The Scientist

» cancer, developmental biology and neuroscience

Most Recent

image: Neural Mechanism Links Alcohol Consumption to Binge Eating

Neural Mechanism Links Alcohol Consumption to Binge Eating

By | January 10, 2017

Ethanol triggers starvation-activated neurons, leading mice to overeat. 

0 Comments

image: Image of the Day: Feeding Time

Image of the Day: Feeding Time

By | January 10, 2017

Scientists are working to improve the abilities of therapeutic antibodies to flag cancer cells (orange) for destruction by macrophages (blue).  

0 Comments

The tumor biologist’s landmark discovery provided the first clear evidence that genetic mutations could lead to cancer, and gave rise to a crucial cancer drug.

0 Comments

Neuroimaging study confirms the fusiform gyrus continues to develop throughout childhood.

0 Comments

image: How Hummingbirds Sense Movement While Hovering

How Hummingbirds Sense Movement While Hovering

By | January 5, 2017

A visual motion-sensing brain region found in all four-limbed vertebrates displays unique properties in Anna’s hummingbirds.

0 Comments

Children born to obese parents are at increased risk of failing motor development and cognitive tests, according to an NIH-led study.

0 Comments

image: Jeremy Day Probes Reward Signaling in the Brain

Jeremy Day Probes Reward Signaling in the Brain

By | January 1, 2017

The University of Alabama, Birmingham, researcher seeks the neural roots of animal behavior

0 Comments

image: Newly Found White Blood Cell Withstands Chemotherapy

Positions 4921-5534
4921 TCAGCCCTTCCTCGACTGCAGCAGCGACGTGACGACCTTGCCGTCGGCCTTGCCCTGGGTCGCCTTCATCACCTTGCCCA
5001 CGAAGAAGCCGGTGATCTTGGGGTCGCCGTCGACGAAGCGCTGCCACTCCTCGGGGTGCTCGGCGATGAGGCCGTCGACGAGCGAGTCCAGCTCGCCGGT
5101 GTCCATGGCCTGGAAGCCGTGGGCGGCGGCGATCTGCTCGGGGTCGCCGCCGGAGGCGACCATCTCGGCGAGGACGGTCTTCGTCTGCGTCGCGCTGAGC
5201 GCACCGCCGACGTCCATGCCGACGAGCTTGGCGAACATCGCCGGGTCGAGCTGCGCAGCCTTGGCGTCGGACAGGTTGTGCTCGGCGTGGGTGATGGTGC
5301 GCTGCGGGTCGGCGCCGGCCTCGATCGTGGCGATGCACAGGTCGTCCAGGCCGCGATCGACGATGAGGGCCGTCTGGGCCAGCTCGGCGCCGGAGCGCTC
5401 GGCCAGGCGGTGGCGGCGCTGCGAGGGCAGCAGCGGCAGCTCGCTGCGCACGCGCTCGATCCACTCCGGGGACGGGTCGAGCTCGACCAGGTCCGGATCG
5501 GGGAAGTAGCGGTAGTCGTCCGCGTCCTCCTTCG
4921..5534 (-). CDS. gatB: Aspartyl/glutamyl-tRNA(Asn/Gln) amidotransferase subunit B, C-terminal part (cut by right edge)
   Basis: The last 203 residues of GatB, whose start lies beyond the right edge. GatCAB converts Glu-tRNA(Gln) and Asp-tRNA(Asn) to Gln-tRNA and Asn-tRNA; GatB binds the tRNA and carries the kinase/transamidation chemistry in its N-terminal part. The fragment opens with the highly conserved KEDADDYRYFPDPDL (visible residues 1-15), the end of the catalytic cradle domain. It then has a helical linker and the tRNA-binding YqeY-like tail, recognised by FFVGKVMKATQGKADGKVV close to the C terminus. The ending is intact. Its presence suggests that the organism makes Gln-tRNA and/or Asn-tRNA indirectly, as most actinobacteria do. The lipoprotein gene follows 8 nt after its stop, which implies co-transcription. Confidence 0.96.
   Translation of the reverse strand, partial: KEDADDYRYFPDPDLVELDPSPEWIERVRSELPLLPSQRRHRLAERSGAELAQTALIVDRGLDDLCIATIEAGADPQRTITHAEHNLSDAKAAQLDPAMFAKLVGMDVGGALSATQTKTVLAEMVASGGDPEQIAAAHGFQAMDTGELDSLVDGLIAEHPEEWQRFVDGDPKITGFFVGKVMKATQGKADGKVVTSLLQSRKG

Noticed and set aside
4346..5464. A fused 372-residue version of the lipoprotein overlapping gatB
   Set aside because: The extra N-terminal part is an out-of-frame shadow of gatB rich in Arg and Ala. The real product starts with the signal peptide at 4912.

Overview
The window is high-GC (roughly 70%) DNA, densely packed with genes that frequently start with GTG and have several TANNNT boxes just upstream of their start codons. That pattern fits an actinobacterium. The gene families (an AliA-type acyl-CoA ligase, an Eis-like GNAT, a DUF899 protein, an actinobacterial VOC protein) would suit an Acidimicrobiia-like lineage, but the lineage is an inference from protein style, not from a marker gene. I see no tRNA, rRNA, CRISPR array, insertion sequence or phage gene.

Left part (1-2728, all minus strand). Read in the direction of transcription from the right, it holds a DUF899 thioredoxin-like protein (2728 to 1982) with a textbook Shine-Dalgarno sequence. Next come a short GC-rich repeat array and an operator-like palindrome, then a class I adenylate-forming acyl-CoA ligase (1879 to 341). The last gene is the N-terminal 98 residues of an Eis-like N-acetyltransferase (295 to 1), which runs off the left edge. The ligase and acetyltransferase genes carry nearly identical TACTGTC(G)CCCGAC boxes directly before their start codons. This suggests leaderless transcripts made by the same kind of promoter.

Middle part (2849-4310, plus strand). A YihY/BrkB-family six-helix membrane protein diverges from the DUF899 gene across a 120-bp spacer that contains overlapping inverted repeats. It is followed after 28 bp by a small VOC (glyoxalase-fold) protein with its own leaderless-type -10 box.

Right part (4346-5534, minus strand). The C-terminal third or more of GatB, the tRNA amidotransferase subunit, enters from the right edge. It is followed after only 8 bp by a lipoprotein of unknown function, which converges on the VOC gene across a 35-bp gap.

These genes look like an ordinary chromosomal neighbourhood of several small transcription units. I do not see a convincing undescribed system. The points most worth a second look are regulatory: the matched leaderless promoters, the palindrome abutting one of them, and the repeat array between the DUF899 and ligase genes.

Newly Found White Blood Cell Withstands Chemotherapy

By | January 1, 2017

Vaccine-induced macrophages open a new realm of study into remodeling the immune system to reduce the risk of infections during cancer treatment.

1 Comment

Oncologists have raised concerns about a mouse study that suggests the vaccine for human papillomavirus could cause brain damage.

0 Comments

image: Opinion: A Tale of Two Hemispheres

Opinion: A Tale of Two Hemispheres

By | December 20, 2016

Studying savant-like behaviors in birds could help researchers better understand autism spectrum disorders.

0 Comments

Popular Now

  1. Opinion: Why I Published in a Predatory Journal
    News & Opinion Opinion: Why I Published in a Predatory Journal

    My “colleagues” and I at the fictitious Arthur Vandelay Urological Research Institute were surprised to find our bogus “uromycitisis” case report swiftly accepted, with only minor revisions requested.

  2. Consilience, Episode 3: Cancer, Obscured
  3. March for Science: Dispatches from Washington, DC
  4. Record-Setting Corn Grows 45 Feet Tall
AAAS